Rehabilitation profiles of older adult stroke survivors admitted to intermediate care units: A multi-centre study

Laura M. Pérez, Marco Inzitari, Terence J. Quinn, Joan Montaner, Ricard Gavaldà, Esther Duarte, Laura Coll-Planas, Mercè Cerdà, Sebastià Santaeugenia, Conxita Closa, Miquel Gallofré

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Abstract

© 2016 Pérez et al. This is an open access article distributed under the terms of the Creative Commons Attribution License, which permits unrestricted use, distribution, and reproduction in any medium, provided the original author and source are credited. Background: Stroke is a major cause of disability in older adults, but the evidence around post-acute treatment is limited and heterogeneous. We aimed to identify profiles of older adult stroke survivors admitted to intermediate care geriatric rehabilitation units. Methods: We performed a cohort study, enrolling stroke survivors aged 65 years or older, admitted to 9 intermediate care units in Catalonia-Spain. To identify potential profiles, we included age, caregiver presence, comorbidity, pre-stroke and post-stroke disability, cognitive impairment and stroke severity in a cluster analysis. We also proposed a practical decision tree for patient's classification in clinical practice. We analyzed differences between profiles in functional improvement (Barthel index), relative functional gain (Montebello index), length of hospital stay (LOS), rehabilitation efficiency (functional improvement by LOS), and new institutionalization using multivariable regression models (for continuous and dichotomous outcomes). Results: Among 384 patients (79.1±7.9 years, 50.8% women), we identified 3 complexity profiles: a) Lower Complexity with Caregiver (LCC), b) Moderate Complexity without Caregiver (MCN), and c) Higher Complexity with Caregiver (HCC). The decision tree showed high agreement with cluster analysis (96.6%). Using either linear (continuous outcomes) or logistic regression, both LCC and MCN, compared to HCC, showed statistically significant higher chances of functional improvement (OR = 4.68, 95%CI = 2.54-8.63 and OR = 3.0, 95%CI = 1.52-5.87, respectively, for Barthel index improvement ≥20), relative functional gain (OR = 4.41, 95%CI = 1.81-10.75 and OR = 3.45, 95%CI = 1.31-9.04, respectively, for top Vs lower tertiles), and rehabilitation efficiency (OR = 7.88, 95%CI = 3.65-17.03 and OR = 3.87, 95%CI = 1.69-8.89, respectively, for top Vs lower tertiles). In relation to LOS, MCN cluster had lower chance of shorter LOS than LCC (OR = 0.41, 95%CI = 0.23-0.75) and HCC (OR = 0.37, 95%CI = 0.19-0.73), for LOS lower Vs higher tertiles. Conclusion: Our data suggest that post-stroke rehabilitation profiles could be identified using routine assessment tools and showed differential recovery. If confirmed, these findings might help to develop tailored interventions to optimize recovery of older stroke patients.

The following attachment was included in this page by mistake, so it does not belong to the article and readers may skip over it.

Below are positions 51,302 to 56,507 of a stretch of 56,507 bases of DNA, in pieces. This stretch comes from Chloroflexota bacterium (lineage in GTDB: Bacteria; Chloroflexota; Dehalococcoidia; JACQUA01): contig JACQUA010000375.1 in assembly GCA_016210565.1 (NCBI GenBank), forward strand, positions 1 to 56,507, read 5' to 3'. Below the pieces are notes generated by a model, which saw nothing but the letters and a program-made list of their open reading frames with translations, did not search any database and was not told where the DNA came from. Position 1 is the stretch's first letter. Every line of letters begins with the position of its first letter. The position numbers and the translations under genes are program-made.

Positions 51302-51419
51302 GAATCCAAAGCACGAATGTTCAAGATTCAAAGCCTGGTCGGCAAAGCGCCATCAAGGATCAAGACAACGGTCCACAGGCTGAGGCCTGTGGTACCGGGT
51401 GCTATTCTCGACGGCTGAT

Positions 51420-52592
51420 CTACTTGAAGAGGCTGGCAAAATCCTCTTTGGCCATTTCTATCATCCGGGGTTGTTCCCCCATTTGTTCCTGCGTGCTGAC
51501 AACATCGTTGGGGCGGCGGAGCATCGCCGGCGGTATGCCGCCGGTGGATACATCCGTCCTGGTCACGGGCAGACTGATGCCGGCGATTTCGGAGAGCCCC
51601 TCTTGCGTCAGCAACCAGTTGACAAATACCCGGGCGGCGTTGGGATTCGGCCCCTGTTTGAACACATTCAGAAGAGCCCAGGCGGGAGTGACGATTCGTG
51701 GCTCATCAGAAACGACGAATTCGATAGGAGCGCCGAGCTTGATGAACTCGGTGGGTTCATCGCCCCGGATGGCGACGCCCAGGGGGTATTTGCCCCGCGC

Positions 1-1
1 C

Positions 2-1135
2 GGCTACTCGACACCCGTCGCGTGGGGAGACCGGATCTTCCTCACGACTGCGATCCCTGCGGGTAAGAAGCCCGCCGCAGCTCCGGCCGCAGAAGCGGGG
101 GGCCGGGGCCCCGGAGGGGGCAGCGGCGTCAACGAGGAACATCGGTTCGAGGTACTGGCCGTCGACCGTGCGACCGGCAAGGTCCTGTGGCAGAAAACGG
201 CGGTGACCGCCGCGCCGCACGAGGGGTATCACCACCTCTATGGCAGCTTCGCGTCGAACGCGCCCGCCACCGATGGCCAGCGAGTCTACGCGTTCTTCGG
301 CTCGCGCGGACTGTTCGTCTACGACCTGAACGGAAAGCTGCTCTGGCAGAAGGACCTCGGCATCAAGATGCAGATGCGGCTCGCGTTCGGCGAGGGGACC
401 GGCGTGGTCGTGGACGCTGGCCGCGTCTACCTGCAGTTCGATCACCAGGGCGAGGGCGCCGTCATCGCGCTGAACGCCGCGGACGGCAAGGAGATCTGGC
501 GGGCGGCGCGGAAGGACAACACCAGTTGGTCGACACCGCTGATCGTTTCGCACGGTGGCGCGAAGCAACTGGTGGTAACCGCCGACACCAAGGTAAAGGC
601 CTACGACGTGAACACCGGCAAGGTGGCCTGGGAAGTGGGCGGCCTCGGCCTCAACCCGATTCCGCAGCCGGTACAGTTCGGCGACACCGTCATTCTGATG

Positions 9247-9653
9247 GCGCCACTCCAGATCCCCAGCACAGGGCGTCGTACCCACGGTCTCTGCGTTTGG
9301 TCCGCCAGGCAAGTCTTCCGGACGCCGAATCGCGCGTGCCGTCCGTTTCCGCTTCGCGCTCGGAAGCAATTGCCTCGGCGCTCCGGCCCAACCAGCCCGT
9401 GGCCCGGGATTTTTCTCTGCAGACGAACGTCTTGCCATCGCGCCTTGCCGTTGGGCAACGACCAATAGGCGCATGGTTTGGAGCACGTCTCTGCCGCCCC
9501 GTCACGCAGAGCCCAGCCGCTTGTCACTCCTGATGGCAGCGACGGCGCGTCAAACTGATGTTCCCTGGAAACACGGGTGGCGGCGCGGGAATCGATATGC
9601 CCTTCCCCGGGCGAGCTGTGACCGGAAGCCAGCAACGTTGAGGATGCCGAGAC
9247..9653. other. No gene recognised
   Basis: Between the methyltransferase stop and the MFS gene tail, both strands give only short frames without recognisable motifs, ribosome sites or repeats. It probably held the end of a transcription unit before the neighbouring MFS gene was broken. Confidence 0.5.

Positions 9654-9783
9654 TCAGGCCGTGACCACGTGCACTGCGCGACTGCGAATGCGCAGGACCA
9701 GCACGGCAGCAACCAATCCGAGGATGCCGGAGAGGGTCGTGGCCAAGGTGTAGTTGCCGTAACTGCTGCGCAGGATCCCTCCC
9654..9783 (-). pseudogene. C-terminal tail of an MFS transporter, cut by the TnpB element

Original languageEnglish
Article numbere0166304
JournalPLoS ONE
Volume11
Issue number11
DOIs
Publication statusPublished - 1 Nov 2016

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